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News 10.19.20 : Today’s Articles of Interest from Around the Internets

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Notes from the Weekend & a Few Lovely Links 19.10.20
@julieaucontraire
Notes from the Weekend & a Few Lovely Links 19.10.20
@mija_mija
Notes from the Weekend & a Few Lovely Links 19.10.20
@queenofjetlags

I guess it was after the fourth day of re-downloading Twitter when my head felt like it was going to explode. Imagine a pressure outward at the temples, like the brain is testing its most promising route for escape. I didn’t have COVID (I checked), my caffeine intake is—not to brag—fine, and my annual check-up didn’t deliver anything that merits mentioning. It had to be the news. There’s way too much of it. I deleted Twitter from my phone again. It sort of helped.

I’ve let the news onslaught make me feel like shit before. I’ve sought it out, but just as often, it’s found me through push notifications or by muscle memory drawing finger pads to apps. The last few weeks have conspired toward a breaking point. There’s less than a month until the presidential election and one candidate contracted COVID. The pressure is only getting worse. And it’s all just news from this country. Other countries also have news!

Read the rest of this article at: Vanity Fair

News 10.19.20 : Today’s Articles of Interest from Around the Internets

David Byrne’s American Utopia begins with the sound of birds for close to a minute before revealing the singer, seated alone at a desk, holding a human brain. Otherwise, the stage is empty, save for a curtain composed of hundreds of thin metal chains that line the walls and shimmer like streaks of rain. As in Stop Making Sense, the 1984 Talking Heads concert film, band members emerge as the show progresses. They, like Byrne, are dressed in gray suits, with no shoes, no socks. It’s a stripped-down look for a show that is as cerebral and subtly political as it is raucous and joyful. Byrne wrote or cowrote almost every song in it—a few are from his 2018 album of the same name, and about half are familiar Talking Heads tunes, including a version of “Once in a Lifetime” that’s somehow even more poignant than the original. But it’s a cover of Janelle Monáe’s “Hell You Talmbout,” one of American Utopia’s last songs, that becomes its soul. In between, Byrne muses, philosophically and humorously, on whether babies are smarter than grown-ups and why people are more interesting to look at than, say, a bag of potato chips.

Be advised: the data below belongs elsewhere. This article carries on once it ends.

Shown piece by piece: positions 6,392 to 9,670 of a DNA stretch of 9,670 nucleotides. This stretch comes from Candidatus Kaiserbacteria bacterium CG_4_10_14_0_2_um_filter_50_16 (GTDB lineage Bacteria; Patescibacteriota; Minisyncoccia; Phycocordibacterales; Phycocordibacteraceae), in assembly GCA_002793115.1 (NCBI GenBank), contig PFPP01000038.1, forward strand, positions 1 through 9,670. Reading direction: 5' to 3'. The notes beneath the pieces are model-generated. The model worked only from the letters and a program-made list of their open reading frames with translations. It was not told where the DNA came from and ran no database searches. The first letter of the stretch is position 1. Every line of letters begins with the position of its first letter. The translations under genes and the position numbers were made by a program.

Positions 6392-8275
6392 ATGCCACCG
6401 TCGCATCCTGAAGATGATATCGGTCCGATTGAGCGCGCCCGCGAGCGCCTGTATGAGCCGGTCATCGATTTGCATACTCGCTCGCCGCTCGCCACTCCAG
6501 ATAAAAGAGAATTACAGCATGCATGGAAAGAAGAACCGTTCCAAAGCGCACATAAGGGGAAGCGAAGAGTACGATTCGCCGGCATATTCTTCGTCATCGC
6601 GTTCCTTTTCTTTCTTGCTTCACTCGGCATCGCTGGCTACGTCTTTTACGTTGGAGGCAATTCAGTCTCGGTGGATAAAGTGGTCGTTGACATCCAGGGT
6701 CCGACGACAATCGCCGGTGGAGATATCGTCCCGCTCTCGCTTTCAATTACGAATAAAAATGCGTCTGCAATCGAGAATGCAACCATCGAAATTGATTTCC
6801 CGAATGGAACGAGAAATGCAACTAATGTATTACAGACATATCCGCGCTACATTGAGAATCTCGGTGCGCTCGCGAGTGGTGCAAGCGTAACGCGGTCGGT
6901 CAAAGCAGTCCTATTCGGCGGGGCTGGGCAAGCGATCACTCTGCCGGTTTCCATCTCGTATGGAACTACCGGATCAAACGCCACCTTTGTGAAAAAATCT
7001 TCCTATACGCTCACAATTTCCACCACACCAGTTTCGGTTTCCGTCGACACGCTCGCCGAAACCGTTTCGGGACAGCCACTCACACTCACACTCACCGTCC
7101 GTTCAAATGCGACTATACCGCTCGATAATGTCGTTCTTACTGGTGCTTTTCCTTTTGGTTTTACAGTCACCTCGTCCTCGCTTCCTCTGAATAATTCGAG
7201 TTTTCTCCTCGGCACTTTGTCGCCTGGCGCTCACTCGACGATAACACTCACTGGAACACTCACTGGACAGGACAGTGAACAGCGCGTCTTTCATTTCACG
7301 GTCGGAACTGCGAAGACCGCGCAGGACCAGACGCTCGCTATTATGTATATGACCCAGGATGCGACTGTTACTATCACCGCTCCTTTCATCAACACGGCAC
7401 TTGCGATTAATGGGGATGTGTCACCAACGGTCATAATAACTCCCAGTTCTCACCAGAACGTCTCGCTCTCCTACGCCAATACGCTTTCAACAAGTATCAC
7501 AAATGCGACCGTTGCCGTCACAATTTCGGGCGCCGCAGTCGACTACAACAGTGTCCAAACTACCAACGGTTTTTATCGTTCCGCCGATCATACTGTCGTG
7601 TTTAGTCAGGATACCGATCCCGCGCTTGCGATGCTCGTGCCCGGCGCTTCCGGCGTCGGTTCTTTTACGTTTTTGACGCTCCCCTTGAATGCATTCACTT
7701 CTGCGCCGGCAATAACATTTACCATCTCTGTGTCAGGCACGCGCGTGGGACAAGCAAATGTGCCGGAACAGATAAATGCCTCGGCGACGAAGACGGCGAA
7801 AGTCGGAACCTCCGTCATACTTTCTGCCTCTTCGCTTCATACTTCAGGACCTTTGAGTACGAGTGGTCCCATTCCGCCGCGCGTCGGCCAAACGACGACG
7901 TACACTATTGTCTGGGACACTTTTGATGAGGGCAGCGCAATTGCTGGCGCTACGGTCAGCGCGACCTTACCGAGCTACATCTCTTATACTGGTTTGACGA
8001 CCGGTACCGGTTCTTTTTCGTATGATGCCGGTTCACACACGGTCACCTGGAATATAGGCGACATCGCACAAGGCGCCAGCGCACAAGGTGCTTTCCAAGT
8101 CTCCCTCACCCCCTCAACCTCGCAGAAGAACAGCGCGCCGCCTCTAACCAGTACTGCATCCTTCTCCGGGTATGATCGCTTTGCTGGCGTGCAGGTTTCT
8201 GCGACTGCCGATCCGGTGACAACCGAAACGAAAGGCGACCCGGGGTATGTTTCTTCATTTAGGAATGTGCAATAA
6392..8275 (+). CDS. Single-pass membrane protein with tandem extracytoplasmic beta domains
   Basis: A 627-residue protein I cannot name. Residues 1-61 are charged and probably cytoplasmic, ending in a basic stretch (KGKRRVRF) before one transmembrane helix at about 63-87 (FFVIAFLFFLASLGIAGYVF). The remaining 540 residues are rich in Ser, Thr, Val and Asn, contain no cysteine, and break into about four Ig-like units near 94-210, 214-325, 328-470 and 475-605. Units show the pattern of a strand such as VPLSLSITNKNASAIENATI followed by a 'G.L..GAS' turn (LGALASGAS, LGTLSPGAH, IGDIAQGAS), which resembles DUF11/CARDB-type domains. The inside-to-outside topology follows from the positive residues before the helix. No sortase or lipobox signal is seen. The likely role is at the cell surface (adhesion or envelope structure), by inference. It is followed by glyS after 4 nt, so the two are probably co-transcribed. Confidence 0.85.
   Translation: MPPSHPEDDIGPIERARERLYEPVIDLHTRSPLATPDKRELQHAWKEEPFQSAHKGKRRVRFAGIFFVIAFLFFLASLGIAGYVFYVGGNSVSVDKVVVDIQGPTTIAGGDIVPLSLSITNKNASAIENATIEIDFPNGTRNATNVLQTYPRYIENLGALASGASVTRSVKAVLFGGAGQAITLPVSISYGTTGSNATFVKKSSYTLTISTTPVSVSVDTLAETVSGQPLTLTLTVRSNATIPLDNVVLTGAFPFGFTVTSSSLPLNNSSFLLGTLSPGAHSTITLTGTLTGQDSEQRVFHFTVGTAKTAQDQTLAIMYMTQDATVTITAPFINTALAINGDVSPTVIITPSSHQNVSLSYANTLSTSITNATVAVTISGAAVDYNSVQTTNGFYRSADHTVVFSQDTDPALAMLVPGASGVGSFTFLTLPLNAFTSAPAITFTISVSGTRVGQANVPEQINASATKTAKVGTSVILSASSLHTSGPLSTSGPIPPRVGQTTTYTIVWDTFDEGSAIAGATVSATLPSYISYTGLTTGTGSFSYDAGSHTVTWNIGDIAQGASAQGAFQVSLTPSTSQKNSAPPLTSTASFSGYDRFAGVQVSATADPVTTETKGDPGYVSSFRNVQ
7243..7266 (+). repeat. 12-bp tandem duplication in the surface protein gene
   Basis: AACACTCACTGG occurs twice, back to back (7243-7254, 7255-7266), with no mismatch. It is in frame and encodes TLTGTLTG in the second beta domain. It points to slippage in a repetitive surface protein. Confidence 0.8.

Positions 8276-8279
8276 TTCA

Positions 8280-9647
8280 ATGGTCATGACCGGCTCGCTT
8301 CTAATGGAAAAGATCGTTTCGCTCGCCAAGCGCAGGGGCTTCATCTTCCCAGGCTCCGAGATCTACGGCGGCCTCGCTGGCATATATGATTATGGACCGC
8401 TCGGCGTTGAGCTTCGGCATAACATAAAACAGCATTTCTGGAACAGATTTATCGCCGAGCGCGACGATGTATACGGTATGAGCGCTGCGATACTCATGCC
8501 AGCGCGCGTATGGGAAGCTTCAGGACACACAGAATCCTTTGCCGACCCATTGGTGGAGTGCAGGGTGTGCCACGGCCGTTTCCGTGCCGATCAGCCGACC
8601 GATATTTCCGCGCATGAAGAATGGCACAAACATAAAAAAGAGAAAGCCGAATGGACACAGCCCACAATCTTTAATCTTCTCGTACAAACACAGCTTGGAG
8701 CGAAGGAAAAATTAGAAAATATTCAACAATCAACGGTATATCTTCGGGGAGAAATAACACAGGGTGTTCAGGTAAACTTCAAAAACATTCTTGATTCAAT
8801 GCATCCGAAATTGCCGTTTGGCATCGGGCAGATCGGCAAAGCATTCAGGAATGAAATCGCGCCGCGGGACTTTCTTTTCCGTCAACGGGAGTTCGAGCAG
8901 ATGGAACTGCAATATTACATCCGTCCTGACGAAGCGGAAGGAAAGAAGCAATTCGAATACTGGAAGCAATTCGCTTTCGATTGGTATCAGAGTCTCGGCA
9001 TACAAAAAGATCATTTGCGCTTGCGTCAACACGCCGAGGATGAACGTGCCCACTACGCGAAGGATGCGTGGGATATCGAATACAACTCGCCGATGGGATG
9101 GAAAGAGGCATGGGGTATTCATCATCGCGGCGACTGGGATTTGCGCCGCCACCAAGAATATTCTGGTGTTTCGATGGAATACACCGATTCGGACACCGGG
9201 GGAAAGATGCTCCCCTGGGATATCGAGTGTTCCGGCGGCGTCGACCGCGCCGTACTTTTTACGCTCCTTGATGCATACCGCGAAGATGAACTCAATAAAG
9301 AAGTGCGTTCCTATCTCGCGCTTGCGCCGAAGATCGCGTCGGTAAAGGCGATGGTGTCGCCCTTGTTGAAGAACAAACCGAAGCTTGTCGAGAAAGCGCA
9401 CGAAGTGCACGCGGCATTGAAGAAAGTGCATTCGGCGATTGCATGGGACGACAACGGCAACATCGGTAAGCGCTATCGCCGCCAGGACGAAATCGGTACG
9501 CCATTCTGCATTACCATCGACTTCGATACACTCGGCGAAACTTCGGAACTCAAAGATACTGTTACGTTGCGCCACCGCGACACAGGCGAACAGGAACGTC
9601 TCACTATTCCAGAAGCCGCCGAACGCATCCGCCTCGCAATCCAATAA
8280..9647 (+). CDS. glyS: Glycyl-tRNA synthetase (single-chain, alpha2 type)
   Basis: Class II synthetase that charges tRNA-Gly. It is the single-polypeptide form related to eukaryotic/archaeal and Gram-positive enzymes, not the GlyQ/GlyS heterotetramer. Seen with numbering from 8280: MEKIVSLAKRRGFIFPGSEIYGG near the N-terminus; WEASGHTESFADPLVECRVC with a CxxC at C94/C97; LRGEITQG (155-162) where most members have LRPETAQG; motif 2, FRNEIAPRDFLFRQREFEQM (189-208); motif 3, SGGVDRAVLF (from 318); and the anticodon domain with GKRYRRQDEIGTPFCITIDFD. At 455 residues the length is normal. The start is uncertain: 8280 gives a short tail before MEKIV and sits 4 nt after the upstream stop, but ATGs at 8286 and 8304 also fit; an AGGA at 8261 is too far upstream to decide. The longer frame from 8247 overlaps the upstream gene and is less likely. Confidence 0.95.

In the summer of 2019, before the start of the show’s run on Broadway, Byrne had the idea to adapt it for the screen. He invited Spike Lee, whom he’d been friendly with for years, to attend previews, then asked whether he’d like to direct. Lee loved the show—and the idea. The result, which comes out on HBO in mid-October, is not a glorified theatrical recording. It’s a real film.

It’s also their first collaboration. Although both made a name for themselves in New York, Lee, who’s sixty-three, came along a few years after Byrne, who’s sixty-eight. The year Lee shot his first short film, 1977, is the same one that Talking Heads, the new-wave band Byrne fronted that made him famous, released their debut LP. (It was called, wait for it . . . 77.) By then, Byrne—handsome, tall like an antenna, and a bit shy—was a regular on downtown New York’s music scene. Andy Warhol was a fan. Talking Heads had premiered live two years earlier, on the beer-soaked stage of CBGB, opening for punk pioneers the Ramones. By the time Lee released his first feature, She’s Gotta Have It, in 1986, the band had banked six albums and six Billboard Hot 100 singles, and Byrne had become the unlikeliest of rock stars.

Read the rest of this article at: Esquire

Borat uses the flower bed in front of the Trump hotel at Columbus Circle as a men’s room.

Sacha Baron Cohen plays the cello and is planning to take some Zoom classes from the masters.

Borat keeps his teenage daughter in a cage. (“Is it nicer than Melania’s cage?” she wonders.) And when he takes her clothes shopping, he asks the saleswoman to direct them to the “No means Yes section.”

Sacha Baron Cohen, who once dreamed of being a chef, loves to cook for his family.

Borat buys a chocolate cake and asks the woman behind the counter to write on top, “Jews will not replace us” in icing — with a smiley face.

Sacha Baron Cohen is an observant Jew who speaks Hebrew and works with the Anti-Defamation League on “Stop Hate for Profit,” a campaign to stem the bile on social media.

Borat sings a ditty about the Wuhan flu and chopping up journalists “like the Saudis do.”

Sacha Baron Cohen is Zooming in for an interview, sporting a black baseball cap, black T-shirt and a Covid-o’clock shadow.

We talk for two hours about everything from his riotous “Borat” sequel to how he fell in love with his wife, the flame-haired actress Isla Fisher, to how he prepared to play Abbie Hoffman in Aaron Sorkin’s new Netflix movie, “The Trial of the Chicago 7,” to how he decided to call out Mark Zuckerberg and “the Silicon Six.”

Read the rest of this article at: The New York Times

News 10.19.20 : Today’s Articles of Interest from Around the Internets

News 10.19.20 : Today’s Articles of Interest from Around the Internets